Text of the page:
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Republican FTC Commissioner Maureen Ohlhausen is reportedly going to be named acting chair of the agency by Donald Trump in the near future. If given the job, here's what she could do, according to remarks at a conference today:

  • Direct staff to look for "substantial harm" when investigating industry practices — which would likely limit the number of cases brought by the agency.
  • Convene a workshop to revisit on the standards used by the agency when deciding when to intervene in with agency action.

What she probably couldn't do: Pull back on the agency's recent lawsuit against Qualcomm. Ohlhausen said she believed doing so would require a majority commission vote, and the only other commissioner who will be left after Chairwoman Edith Ramirez resigns in February voted for the lawsuit. Reminder: Trump needs to appoint two Republicans and one Democrat to complete the panel and restore Republican majority.

Net neutrality: Olhausen said Congress should consider getting rid of a legal exemption that prevents the FTC from bringing action against so-called "common carriers" in light of the FCC's recent net neutrality rules. (Currently, broadband providers are squarely in the FCC's jurisdiction.)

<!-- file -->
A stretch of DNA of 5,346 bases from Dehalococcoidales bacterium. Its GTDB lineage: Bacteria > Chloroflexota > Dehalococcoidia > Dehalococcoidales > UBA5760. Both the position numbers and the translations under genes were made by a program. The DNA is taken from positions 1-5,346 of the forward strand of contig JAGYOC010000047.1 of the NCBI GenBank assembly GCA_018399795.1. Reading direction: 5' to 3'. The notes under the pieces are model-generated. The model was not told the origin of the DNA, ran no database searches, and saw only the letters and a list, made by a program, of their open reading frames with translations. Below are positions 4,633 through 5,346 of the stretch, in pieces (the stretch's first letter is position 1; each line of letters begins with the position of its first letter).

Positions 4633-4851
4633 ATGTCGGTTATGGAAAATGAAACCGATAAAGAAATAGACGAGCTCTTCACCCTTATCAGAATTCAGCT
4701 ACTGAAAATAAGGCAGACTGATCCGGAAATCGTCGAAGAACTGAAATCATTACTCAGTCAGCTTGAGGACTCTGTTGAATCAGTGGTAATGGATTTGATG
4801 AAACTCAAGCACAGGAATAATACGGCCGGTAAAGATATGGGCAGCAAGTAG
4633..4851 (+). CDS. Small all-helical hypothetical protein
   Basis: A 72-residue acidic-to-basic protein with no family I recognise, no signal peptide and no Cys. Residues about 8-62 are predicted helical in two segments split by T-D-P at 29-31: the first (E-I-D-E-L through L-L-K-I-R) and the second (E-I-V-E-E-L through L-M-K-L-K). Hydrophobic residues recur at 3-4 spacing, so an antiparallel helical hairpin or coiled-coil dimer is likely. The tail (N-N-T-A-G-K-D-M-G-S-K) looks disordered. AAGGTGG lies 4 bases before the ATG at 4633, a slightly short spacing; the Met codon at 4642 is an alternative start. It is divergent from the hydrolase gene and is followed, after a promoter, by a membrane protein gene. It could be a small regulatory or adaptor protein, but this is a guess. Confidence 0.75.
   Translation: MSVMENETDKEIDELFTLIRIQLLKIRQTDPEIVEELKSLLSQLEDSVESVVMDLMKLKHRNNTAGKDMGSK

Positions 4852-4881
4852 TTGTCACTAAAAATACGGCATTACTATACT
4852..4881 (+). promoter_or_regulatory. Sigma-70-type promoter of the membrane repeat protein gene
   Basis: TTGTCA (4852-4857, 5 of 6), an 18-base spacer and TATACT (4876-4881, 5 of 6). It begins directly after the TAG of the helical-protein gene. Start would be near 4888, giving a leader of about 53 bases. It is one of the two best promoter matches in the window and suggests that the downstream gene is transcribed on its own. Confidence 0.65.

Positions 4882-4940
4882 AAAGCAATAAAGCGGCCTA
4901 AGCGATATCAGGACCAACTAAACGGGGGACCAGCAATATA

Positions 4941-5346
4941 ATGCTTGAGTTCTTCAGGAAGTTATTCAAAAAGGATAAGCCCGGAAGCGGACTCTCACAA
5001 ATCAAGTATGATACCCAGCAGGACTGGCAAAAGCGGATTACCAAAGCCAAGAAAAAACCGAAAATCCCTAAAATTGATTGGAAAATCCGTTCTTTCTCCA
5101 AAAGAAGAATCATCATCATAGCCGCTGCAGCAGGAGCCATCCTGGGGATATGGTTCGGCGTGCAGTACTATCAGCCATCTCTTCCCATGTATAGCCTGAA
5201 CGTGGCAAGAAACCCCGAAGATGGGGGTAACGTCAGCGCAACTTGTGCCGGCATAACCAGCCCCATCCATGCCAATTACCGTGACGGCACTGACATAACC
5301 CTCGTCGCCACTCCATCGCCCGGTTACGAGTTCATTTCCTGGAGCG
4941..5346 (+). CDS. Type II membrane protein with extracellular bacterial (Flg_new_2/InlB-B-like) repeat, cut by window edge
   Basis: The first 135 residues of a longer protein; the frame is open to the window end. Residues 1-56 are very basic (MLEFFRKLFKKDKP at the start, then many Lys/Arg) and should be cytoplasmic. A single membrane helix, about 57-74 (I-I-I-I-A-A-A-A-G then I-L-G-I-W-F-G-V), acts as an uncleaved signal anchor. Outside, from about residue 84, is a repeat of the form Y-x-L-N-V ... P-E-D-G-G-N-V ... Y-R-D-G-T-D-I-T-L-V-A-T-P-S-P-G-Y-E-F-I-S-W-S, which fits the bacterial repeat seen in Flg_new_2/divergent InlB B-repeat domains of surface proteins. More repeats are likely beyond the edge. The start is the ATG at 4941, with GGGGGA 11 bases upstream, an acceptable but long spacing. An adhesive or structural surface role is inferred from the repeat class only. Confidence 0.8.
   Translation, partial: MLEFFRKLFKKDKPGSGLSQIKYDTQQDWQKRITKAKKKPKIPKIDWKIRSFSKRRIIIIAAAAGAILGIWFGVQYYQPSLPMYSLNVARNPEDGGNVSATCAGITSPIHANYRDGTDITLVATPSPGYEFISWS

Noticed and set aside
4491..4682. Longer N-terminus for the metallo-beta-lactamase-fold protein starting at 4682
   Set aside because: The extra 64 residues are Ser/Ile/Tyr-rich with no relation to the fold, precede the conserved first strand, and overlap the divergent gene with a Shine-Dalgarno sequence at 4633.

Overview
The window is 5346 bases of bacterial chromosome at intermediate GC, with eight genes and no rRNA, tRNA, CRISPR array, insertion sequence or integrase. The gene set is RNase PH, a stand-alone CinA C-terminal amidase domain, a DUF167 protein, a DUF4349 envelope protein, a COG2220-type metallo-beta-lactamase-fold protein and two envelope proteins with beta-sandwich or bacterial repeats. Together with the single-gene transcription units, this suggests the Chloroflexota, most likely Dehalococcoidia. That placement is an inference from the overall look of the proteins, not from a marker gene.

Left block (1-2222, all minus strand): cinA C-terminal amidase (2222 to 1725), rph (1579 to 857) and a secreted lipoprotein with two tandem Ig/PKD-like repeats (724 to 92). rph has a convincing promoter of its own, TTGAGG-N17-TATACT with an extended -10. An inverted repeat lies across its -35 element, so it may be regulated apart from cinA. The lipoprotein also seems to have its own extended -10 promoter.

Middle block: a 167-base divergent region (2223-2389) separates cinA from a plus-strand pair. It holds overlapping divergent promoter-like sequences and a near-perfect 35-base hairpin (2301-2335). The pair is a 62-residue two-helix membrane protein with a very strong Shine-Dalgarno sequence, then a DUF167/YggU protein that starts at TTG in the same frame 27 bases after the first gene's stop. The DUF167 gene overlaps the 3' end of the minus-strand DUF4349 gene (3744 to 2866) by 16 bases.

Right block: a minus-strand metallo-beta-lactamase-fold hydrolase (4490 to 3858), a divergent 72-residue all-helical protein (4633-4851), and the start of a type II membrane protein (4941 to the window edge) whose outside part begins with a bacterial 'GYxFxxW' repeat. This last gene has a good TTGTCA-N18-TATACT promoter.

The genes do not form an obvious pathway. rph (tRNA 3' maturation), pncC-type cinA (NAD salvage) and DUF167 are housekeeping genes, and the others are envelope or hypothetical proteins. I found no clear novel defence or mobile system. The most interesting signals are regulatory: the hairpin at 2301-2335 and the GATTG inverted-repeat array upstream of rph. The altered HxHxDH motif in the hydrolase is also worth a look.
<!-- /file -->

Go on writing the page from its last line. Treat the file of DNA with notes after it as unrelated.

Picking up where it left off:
Privacy: She also said the FTC and FCC should work together and questioned whether separate privacy regimes for broadband providers and tech companies "continue to make sense."

Neither confirm nor deny: Ohlhausen isn't confirming reports suggesting that she'll head the FTC. "I have not met with President Trump," she said. "He's been busy with a lot of things, but I've certainly been talking with the transition team."

Go deeper

The rebellion against Silicon Valley (the place)

Photo illustration: Sarah Grillo/Axios. Smith Collection/Gado via Getty Images

Silicon Valley may be a "state of mind," but it's also very much a real enclave in Northern California. Now, a growing faction of the tech industry is boycotting it.

Why it matters: The Bay Area is facing for the first time the prospect of losing its crown as the top destination for tech workers and startups — which could have an economic impact on the region and force it to reckon with its local issues.

Erica Pandey, author of @Work
1 hour ago - Economy & Business

Telework's tax mess

Illustration: Annelise Capossela/Axios

As teleworkers flit from city to city, they're creating a huge tax mess.

Why it matters: Our tax laws aren't built for telecommuting, and this new way of working could have dire implications for city and state budgets.

Wanted: New media bosses, everywhere

Illustration: Sarah Grillo/Axios

The Washington Post, Los Angeles Times, Reuters, HuffPost and Wired are all looking for new editors. Soon, The New York Times will be too.

Why it matters: The new hires will reflect a new generation — one that's addicted to technology, demands accountability and expects diversity to be a priority.